Last week's Journal of the American Medical Association (JAMA) had a short, but very important article on how the commercial sponsors of clinical trials may manipulate how the trials' results are disseminated. [Full citation: Gotzsche PC et al. Constraints on publication rights in industry-initiated clinical trials. JAMA 2006; 295: 1645-46.]
The investigators reviewed the original trial protocols from all "industry-initiated randomized trials that were approved in 1994-1995 by the Scientific-Ethical Committees for Copenhagen and Frederiksberg in Denmark and that resulted in publication." The investigators also reveiwed all resulting trial publications. They similarly reviewed all 2004 protocols (but not publications, as it is too early for their results to be published).
43 of 44 trials from 1994-5 had "multinational pharmaceutical firms as sponsors." For half of the trials, the protocol assured that the sponsor would own the data and/0r would need to approve any manuscript submitted for publication. 41% of trials had other constraints by the sponsors on publication, such as requirements that the sponsor review the manuscript, or that the sponsor's views must be represented in the manuscript. 61% of the 2004 protocols required that the sponsor would own the data and/or would need to approve any manuscript submitted for publication, and 32% had other constraints.
Furthermore, the investigators noted that none of the constraints on publication found in trial protocols in 1994-5 were mentioned in the articles published about the trials. But none of the trial publications "stated that investigators had access to all of the data generated from the trial or had final responsibility for the decision to submit for publication without requiring approval from the sponsor."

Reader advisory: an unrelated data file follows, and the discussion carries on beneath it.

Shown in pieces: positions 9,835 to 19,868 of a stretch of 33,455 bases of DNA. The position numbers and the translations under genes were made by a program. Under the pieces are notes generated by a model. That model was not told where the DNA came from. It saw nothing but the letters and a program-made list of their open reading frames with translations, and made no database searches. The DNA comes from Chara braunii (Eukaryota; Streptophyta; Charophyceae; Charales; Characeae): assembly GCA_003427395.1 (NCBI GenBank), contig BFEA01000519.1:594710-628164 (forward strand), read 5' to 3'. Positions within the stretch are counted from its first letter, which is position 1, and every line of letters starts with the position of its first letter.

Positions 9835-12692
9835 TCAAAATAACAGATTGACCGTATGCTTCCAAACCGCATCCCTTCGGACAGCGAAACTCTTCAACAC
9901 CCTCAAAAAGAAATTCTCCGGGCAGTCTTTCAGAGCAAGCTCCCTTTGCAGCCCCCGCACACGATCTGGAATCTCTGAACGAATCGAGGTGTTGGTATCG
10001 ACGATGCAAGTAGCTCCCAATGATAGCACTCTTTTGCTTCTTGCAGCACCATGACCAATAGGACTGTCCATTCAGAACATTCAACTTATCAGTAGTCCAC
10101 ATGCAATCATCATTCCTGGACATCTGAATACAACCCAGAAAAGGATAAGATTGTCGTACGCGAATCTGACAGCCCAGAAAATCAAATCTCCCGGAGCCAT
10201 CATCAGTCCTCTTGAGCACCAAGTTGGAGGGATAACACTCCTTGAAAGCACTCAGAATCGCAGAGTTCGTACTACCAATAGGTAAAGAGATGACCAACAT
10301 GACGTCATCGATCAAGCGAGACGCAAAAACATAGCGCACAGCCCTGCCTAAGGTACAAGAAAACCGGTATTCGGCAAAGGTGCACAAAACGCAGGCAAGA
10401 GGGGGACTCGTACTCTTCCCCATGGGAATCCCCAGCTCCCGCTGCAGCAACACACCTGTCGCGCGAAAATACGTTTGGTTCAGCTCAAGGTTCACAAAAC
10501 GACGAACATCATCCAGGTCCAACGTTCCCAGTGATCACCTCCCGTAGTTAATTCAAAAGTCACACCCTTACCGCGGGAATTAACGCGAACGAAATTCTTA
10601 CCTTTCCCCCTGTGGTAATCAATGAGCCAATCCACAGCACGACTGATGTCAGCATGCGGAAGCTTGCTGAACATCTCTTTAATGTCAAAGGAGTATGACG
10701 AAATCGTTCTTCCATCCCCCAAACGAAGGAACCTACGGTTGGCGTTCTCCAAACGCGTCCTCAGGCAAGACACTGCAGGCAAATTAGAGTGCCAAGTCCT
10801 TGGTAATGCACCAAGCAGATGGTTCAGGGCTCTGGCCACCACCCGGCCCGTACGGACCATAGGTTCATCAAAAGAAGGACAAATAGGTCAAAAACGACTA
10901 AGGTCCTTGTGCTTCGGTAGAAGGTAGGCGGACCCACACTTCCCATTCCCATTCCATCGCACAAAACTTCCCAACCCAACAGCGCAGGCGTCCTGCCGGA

We had posted a while back about the study by Mello and colleagues that showed that many US medical schools and academic medical centers would be willing to contractually cede control over aspects of clinical research, and publications resulting from such work to the work's commercial sponsor. That study was of what academic contracting officers said they were willing to do. This new study was of how clinical research was actually designed. It shows that in Denmark most clinical trial protocols as early as 1994 had already ceded substantial control over publication of trial results to commercial sponsors. The studies' nominal "principal investigators" did not have full control over the data they collected, nor over what they could say about it in print. And none of the investigators were apparently able to even publicly acknowledge their lack of such control.
This quantitative study adds to vivid, but case-based data (such as that of the unfortunate case of Aubrey Blumsohn's inability to get the data from his own research from the work's commercial sponsor, as per this post) suggesting that the ostensible sponsors or funders of research increasingly control how the work is done, and how the results are disseminated.
Thus it gets harder and harder to trust that published clinical research studies sponsored by commercial firms are not manipulated by studies' sponsors to produce results favorable to their financial interests. There is more and more reason to be concerned that the altruism of the people who volunteer to participate in human clinical research may be exploited. Patients and physicians need to be increasingly skeptical of the results produced by commercially sponsored research, and applying them to clinical decisions.
If we cannot persuade commercial research sponsors to let researchers do their work unaffected by commercial interests, then the only alternatives may be the heavy hand of government regulation, or even an outright ban on commercial firms having any role in clinical research.
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